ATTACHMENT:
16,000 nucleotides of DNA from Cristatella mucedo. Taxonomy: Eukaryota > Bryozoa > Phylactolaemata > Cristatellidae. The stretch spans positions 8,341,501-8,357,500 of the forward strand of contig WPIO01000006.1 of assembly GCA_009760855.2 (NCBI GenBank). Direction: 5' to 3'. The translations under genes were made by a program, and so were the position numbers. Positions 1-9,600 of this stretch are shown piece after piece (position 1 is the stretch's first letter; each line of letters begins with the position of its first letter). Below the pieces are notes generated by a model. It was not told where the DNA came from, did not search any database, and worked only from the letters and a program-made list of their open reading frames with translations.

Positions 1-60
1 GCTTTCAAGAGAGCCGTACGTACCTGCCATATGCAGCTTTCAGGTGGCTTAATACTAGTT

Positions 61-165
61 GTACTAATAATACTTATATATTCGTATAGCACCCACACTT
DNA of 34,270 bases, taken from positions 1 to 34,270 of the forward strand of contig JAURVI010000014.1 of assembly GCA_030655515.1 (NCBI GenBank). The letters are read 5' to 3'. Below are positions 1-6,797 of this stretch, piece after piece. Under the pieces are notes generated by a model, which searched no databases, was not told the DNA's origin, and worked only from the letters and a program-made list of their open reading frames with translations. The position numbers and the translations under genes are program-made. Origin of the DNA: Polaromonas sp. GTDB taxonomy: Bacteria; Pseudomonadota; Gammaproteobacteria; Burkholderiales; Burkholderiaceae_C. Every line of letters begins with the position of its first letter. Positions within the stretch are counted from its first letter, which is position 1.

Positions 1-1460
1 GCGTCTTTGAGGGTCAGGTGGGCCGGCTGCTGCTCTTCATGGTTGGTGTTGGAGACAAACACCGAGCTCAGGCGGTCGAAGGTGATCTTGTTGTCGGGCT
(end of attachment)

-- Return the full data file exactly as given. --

16,000 nucleotides of DNA from Cristatella mucedo. Taxonomy: Eukaryota > Bryozoa > Phylactolaemata > Cristatellidae. The stretch spans positions 8,341,501-8,357,500 of the forward strand of contig WPIO01000006.1 of assembly GCA_009760855.2 (NCBI GenBank). Direction: 5' to 3'. The translations under genes were made by a program, and so were the position numbers. Positions 1-9,600 of this stretch are shown piece after piece (position 1 is the stretch's first letter; each line of letters begins with the position of its first letter). Below the pieces are notes generated by a model. It was not told where the DNA came from, did not search any database, and worked only from the letters and a program-made list of their open reading frames with translations.

Positions 1-60
1 GCTTTCAAGAGAGCCGTACGTACCTGCCATATGCAGCTTTCAGGTGGCTTAATACTAGTT

Positions 61-165
61 GTACTAATAATACTTATATATTCGTATAGCACCCACACTT
DNA of 34,270 bases, taken from positions 1 to 34,270 of the forward strand of contig JAURVI010000014.1 of assembly GCA_030655515.1 (NCBI GenBank). The letters are read 5' to 3'. Below are positions 1-6,797 of this stretch, piece after piece. Under the pieces are notes generated by a model, which searched no databases, was not told the DNA's origin, and worked only from the letters and a program-made list of their open reading frames with translations. The position numbers and the translations under genes are program-made. Origin of the DNA: Polaromonas sp. GTDB taxonomy: Bacteria; Pseudomonadota; Gammaproteobacteria; Burkholderiales; Burkholderiaceae_C. Every line of letters begins with the position of its first letter. Positions within the stretch are counted from its first letter, which is position 1.

Positions 1-1460
1 GCGTCTTTGAGGGTCAGGTGGGCCGGCTGCTGCTCTTCATGGTTGGTGTTGGAGACAAACACCGAGCTCAGGCGGTCGAAGGTGATCTTGTTGTCGGGCT